Montreal, November 26, 2018 - Friends of Outremont-Petite Patrie sponsored the beautiful celebration of the Day of the Covenant at the Montreal Bahá'í Center. Children of the community played an important role in preparation and presentation of the program.

'Abdu'l-Bahá, the Center of the Covenant of Bahá'u'lláh, was born on May 23, 1844, the day of the declaration of the mission of the Báb, the Herald of the Bahá'í Faith. `Abdu’l-Bahá had stated that since May 23 was also the day that the Báb declared his mission, and should be exclusively associated with him, that that day should under no circumstances be celebrated as 'Abdu'l-Bahá’s day of birth. However, as the Bahá’ís begged for a day to be celebrated as `Abdu’l-Bahá’s birthday, he gave them November 26, 181 days after the ascension of Bahá’u’lláh, to be observed as the day of the appointment of the Centre of the Covenant. The holiday was originally known as the Jashn-i-A’zam in Persian (The Greatest Festival), because `Abdu’l-Bahá was known as the Greatest Branch; in the West, the holy day became known as the Day of the Covenant. The day is one of two Bahá’í holy days where work does not need to be suspended.

Throughout the East and the West, 'Abdu'l-Bahá had earned a reputation as an ambassador for peace, a champion of justice, and the chief interpreter of a new Faith. During his travels in North America and Europe, he had proclaimed by word and deed, with force and persuasion, the essential principles of his father's religion. Addressing the great as well as the humble and all who crossed his path, he affirmed that "love is the greatest law,"that it is the foundation of "true civilization,"and that "what humanity urgently needs is, cooperation and reciprocity among all its peoples”.

The problem of succession has been crucial in all religions. The fact that it could not be solved inevitably engendered acrimony and divisions. The ambiguity surrounding the true successors of Jesus and Muhammad, for example, has led to divergent interpretations of the scriptures and a deep antagonism both within Christianity and Islam. Bahá'u'lláh, for his part, knew how to preserve his faith of schisms and built for himself impregnable foundations thanks to the provisions of his testament, the “Book of my Covenant".When the ocean of My presence hath ebbed and the Book of My Revelation is ended, turn your faces toward Him Whom God hath purposed, Who hath branched from this Ancient Root”. … “The object of this sacred verse is none other except the Most Mighty Branch [Abdu'l-Bahá]”.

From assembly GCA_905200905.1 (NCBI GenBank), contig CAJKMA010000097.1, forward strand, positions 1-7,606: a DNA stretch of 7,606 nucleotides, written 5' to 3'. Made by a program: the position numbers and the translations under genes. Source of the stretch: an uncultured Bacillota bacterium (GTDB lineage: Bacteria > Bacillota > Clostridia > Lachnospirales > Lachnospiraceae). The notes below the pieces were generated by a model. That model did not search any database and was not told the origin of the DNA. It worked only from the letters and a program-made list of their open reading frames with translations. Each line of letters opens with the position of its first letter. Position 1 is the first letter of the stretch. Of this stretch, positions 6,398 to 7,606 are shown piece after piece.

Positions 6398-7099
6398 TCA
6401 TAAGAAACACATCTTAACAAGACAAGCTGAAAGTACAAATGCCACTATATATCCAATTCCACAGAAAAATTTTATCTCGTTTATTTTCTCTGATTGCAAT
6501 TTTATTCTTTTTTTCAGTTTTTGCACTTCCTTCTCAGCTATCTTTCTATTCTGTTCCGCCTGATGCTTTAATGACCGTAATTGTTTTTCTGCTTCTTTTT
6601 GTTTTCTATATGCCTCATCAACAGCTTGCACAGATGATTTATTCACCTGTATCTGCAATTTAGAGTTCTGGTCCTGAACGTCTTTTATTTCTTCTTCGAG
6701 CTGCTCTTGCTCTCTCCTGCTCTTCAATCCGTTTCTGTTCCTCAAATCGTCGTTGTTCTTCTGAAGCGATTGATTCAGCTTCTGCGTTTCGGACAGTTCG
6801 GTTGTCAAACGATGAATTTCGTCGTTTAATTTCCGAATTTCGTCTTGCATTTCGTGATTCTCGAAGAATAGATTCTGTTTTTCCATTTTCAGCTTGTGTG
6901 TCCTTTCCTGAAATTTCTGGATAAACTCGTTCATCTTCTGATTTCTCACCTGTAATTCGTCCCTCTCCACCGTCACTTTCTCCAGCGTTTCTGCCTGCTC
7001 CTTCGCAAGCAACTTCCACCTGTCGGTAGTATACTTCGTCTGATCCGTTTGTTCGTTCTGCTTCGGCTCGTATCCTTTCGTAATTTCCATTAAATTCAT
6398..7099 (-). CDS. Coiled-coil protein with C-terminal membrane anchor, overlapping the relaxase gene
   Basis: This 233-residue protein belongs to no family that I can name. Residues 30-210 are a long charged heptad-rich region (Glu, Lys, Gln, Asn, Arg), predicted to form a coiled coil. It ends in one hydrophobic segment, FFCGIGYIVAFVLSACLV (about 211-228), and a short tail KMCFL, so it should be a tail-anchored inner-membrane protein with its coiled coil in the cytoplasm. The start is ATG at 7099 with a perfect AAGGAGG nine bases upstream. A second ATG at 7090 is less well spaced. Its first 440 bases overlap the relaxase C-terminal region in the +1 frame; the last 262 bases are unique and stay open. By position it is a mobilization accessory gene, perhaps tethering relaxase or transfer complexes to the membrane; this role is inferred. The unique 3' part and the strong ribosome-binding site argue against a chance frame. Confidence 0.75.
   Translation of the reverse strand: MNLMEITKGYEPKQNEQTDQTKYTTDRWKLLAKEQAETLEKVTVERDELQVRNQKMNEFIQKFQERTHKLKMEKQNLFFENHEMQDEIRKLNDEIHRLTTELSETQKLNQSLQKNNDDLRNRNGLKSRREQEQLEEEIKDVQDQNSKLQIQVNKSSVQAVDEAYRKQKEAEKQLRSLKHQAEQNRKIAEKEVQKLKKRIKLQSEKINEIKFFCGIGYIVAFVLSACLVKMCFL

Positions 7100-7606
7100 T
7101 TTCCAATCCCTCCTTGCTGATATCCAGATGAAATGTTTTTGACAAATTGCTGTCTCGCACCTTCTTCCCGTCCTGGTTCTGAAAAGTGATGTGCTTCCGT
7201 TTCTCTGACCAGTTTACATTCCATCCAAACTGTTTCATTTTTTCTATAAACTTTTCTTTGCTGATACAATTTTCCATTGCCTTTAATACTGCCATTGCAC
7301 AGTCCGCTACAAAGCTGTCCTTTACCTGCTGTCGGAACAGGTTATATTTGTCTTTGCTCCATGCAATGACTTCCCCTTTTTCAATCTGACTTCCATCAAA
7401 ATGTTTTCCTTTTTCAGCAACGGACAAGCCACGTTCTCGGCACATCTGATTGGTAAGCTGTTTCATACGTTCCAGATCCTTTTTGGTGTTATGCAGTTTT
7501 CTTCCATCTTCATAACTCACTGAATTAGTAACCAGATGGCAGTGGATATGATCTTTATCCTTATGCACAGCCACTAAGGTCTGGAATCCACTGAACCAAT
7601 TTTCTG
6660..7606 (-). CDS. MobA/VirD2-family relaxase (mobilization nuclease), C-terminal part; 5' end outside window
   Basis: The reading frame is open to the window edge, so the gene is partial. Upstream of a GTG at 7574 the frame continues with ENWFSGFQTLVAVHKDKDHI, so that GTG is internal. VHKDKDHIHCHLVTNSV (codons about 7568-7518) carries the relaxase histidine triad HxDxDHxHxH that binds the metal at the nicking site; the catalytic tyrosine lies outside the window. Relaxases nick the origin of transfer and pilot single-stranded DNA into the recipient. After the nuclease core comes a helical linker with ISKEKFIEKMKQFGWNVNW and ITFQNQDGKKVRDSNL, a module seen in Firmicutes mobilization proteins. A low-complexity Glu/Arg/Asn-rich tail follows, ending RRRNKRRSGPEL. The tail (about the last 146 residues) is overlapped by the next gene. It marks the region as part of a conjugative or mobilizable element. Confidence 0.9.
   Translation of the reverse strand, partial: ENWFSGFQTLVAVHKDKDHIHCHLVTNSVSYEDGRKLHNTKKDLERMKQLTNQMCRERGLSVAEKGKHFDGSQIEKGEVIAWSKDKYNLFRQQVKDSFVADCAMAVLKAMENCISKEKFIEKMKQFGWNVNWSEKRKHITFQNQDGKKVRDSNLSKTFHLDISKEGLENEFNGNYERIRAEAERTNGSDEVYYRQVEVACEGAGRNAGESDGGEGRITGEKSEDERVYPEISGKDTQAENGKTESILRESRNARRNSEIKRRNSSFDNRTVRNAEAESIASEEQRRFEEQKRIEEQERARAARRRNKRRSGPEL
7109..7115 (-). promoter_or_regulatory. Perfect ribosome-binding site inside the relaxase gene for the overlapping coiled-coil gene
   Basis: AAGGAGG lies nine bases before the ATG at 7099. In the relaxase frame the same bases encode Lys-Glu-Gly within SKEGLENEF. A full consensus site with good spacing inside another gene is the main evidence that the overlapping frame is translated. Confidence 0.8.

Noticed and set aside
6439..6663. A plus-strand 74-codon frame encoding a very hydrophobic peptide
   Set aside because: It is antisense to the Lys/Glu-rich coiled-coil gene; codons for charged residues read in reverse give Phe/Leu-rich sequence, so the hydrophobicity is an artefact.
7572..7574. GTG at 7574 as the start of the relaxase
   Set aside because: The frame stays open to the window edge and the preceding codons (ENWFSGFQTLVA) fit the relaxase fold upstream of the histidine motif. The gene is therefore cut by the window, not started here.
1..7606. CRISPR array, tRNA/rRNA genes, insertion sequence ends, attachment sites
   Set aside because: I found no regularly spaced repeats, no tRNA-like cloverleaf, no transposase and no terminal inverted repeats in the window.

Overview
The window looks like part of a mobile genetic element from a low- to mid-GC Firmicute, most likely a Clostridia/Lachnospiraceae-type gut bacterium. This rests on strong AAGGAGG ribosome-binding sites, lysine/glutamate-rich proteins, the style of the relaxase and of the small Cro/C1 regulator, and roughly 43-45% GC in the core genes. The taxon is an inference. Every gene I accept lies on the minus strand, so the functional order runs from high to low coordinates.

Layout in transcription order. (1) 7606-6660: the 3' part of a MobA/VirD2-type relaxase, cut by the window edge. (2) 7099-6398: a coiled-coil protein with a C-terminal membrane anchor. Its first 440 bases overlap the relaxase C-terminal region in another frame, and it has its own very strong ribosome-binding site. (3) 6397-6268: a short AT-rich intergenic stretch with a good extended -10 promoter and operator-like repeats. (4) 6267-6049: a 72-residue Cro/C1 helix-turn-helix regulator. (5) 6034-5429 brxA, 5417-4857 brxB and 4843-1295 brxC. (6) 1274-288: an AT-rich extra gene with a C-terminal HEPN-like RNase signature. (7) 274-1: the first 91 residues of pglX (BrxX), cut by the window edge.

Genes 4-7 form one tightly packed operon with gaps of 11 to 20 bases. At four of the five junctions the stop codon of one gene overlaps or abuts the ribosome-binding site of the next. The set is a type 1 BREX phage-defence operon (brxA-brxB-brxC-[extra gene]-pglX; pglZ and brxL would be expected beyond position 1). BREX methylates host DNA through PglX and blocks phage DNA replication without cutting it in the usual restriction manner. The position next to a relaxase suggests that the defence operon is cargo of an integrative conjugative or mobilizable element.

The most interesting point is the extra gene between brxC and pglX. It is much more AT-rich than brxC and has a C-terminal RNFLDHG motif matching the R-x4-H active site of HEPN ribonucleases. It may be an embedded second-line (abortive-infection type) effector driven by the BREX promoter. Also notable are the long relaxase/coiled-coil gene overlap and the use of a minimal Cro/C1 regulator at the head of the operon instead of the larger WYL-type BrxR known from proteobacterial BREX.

By appointing 'Abdu'l-Bahá to succeed him, Bahá'u'lláh gives him the means to spread his message of hope and universal peace to the four corners of the planet, in order to realize the essential unity of all peoples. "May the glory of God be upon thee, and upon all who serve thee and circle around thee,"Bahá'u'lláh writes, referring to his son, "Woe, great misfortune to whom opposed thee and made thee wrong! ". To summarize, 'Abdu'l-Bahá is the center of the Bahá'u'lláh’s Covenant, the intercessor trustee for ensuring the unity of the Bahá'í community and preserving the integrity of its teachings.

As the authoritative interpreter of these teachings, 'Abdu'l-Bahá thus became "the mouthpiece of the Book, the interpreter of the Word". Without him, the enormous creative power of Bahá'u'lláh's revelation could not have been disseminated to mankind, nor could it be fully understood. He was able to elucidate the teachings of his father's faith, to develop doctrines, and to define the essential aspects of his administrative institutions. He served as an infallible guide and architect to a rapidly expanding Bahá'í community. Bahá'u'lláh had endowed him with "the virtues of perfection in his social and personal behavior so that mankind might see in him a lasting example to follow". As a perfect model of his father's teachings, and as a pivot of his covenant, 'Abdu'l-Bahá would become "the incorruptible intermediary to put the Word into action and to build a new civilization."

It seems obvious, in retrospection, that Bahá'u'lláh had carefully prepared his son to succeed him. Born on May 23, 1844, the same night that the Báb had inaugurated the beginning of a new religious cycle, 'Abdu'l-Bahá had already, as a child, shared the sufferings of his father at the time of the persecutions against the Bábís. He was eight years old when Bahá'u'lláh was thrown into prison for the first time, for being one of the main spokesmen and defenders of the Bábí Faith. He had not left his father during the endless exile that had led them from Persia to the capital of the Ottoman Empire, and finally to Palestine. Growing up, 'Abdu'l-Bahá became Bahá'u'lláh's most intimate companion, his delegate, his refuge, and his principal representative to the political and religious authorities of that time. His extraordinary ascendancy, knowledge and service earned the exiled Bahá'í community great prestige. Also, in the aftermath of Bahá'u'lláh's death in May 1892, 'Abdu'l-Bahá took the reins of the Bahá'í Faith to safeguard its unity.


Bahá'í Center


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